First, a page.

How to Exercise for Longevity
First and foremost, it’s crucial to envision that you’ll still be able to do athletic activities when you’re into your 80s, 90s and beyond. Dr. Gladden explains that he’s getting older chronologically, but he’s getting younger physiologically – and he speaks on his mindset that sets him up for success.
The Doctor recommends getting a cardio pulmonary stress test before starting a new exercise plan, to avoid injury or catastrophic health problems like a heart attack. Another test that helps identify potential physiological problems ahead of time is the MET-TEST.
They discuss different kinds of physical training, including HIIT (high intensity interval training) and the need to develop a cardio baseline by exercising at a slower heartrate over an extended period of time. The recommend spreading out the kind of workouts that you do, to spare yourself from injury and build different muscle groups. Gladden provides some other tips on preventing injury, as well as how to cope and maintain strength if you do get injured. Gladden also talks about Fortetropin®, a myostatin inhibitor that helps people build muscle by decreasing the way muscle is broken down.
They talk about the benefits of “loading your frame” to improve skeletal, tendon and ligament strength, then they discuss balance training and how to incorporate it into your life.
Creating a habit of doing something every day is much better for your body and mind rather than only pushing your body to its limits once or twice a week. Play is also critical when you exercise, for keeping your mind and body youthful.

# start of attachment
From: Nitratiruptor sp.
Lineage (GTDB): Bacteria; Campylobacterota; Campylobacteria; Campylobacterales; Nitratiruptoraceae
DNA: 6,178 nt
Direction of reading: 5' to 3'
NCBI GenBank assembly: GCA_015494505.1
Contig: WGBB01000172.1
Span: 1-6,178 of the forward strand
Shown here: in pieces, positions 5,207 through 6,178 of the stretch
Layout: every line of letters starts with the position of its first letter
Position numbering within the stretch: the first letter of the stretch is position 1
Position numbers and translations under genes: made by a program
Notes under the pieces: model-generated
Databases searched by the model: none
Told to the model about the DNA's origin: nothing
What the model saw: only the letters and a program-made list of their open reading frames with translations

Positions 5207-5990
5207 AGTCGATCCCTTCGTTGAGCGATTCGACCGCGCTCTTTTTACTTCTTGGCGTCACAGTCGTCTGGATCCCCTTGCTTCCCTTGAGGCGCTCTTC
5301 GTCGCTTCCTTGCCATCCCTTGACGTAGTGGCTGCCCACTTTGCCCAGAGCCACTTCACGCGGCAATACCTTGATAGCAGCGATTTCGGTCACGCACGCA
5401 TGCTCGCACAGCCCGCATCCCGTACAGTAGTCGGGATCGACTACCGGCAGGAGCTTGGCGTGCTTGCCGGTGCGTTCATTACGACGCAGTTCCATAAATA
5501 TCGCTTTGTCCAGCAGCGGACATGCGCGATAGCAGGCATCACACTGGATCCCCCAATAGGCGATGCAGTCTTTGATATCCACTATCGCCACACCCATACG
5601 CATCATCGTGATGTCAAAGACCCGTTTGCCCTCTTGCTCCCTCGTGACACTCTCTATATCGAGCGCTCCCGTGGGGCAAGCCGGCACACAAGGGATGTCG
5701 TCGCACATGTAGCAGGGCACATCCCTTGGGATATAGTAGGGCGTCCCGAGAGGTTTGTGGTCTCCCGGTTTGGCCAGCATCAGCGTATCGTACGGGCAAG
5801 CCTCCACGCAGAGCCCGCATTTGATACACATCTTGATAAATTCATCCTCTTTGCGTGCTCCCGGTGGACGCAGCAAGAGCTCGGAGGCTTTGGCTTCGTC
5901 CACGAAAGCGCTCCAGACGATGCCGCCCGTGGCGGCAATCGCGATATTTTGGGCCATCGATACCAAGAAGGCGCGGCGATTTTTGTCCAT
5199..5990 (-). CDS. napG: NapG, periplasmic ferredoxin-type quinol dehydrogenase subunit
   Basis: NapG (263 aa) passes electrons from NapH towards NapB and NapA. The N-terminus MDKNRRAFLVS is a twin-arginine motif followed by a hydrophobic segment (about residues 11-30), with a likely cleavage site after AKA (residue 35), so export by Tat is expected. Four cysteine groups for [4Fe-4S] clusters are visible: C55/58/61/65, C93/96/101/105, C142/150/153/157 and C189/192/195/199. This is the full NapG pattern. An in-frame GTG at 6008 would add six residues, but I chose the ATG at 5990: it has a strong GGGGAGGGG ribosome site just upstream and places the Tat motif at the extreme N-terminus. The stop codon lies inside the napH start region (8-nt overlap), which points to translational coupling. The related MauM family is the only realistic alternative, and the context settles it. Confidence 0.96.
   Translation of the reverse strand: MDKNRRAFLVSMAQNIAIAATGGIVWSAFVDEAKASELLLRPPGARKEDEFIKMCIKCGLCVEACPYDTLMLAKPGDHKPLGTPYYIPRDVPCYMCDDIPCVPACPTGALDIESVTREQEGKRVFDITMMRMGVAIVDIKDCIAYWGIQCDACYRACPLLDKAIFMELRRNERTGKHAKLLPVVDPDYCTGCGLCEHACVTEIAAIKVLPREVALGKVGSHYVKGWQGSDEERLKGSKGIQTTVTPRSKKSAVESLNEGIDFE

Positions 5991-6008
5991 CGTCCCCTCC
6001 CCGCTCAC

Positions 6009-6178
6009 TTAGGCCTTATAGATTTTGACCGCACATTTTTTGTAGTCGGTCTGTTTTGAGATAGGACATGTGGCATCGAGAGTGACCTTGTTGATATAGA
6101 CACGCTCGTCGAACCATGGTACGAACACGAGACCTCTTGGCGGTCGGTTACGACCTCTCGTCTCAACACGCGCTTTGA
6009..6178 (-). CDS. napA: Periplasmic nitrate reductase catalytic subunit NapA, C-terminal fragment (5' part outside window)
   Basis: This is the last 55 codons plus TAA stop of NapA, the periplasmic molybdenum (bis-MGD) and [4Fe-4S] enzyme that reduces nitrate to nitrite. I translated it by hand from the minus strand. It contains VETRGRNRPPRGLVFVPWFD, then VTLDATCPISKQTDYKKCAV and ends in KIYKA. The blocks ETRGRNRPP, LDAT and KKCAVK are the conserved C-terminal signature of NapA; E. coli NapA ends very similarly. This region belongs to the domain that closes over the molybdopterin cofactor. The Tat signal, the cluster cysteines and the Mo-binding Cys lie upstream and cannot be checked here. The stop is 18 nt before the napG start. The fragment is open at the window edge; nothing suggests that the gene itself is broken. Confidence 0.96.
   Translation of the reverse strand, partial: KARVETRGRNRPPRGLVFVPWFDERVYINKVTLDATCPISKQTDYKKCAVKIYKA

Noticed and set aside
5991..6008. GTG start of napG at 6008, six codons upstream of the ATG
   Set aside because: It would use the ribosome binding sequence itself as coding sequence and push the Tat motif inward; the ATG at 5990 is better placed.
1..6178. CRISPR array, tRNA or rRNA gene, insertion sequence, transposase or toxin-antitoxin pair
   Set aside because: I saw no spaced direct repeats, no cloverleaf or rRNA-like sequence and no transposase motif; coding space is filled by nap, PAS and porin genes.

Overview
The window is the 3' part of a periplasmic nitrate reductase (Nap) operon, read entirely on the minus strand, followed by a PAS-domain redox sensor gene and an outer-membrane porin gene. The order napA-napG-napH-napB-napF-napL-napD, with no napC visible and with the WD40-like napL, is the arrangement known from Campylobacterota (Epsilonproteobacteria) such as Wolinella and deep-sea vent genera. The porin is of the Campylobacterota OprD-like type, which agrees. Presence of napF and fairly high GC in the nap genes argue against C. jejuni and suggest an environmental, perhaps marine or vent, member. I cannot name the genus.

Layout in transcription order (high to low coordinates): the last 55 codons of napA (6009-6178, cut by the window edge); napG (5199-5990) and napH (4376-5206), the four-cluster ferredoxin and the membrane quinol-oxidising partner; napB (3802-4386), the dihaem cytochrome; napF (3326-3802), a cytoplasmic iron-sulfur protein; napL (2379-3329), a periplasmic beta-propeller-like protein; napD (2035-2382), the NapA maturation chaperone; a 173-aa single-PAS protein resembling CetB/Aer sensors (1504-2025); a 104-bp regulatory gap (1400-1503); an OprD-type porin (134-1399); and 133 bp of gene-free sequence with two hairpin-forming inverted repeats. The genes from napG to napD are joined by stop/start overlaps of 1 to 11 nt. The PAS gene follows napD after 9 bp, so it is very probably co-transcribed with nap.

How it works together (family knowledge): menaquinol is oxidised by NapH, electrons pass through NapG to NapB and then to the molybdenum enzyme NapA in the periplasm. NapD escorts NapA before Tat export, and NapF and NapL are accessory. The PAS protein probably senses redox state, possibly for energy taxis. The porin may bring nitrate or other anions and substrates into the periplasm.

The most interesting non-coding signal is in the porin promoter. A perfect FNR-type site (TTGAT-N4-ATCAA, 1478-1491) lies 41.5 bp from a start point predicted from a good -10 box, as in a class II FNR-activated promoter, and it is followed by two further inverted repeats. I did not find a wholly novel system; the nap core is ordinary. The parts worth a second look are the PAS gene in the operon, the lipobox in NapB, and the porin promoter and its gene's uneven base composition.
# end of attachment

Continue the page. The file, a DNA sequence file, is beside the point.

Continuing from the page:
In This week in Longevity Science, they discuss Klotho, what is being called “the longevity protein,” as it could one day play a vital role in helping treat potentially deadly conditions. For more information on the subject, visit https://livingbeyond120.com/articles/longevity-protein-could-save-lives-improve-health.
• Before you start an exercise plan, be safe, get tested, and work out smart to prevent injury.
• For your mindset, focus on being fast, agile and strong at every age.
• Develop the habit of exercise in small, sustaining steps.
• Variety in exercise is a necessity.
• Keep exercise fun and try new things.
For this week’s empowering question, ask yourself, “How would you change your training now if you want to be engaged in your favorite activity years, or even decades, from now?”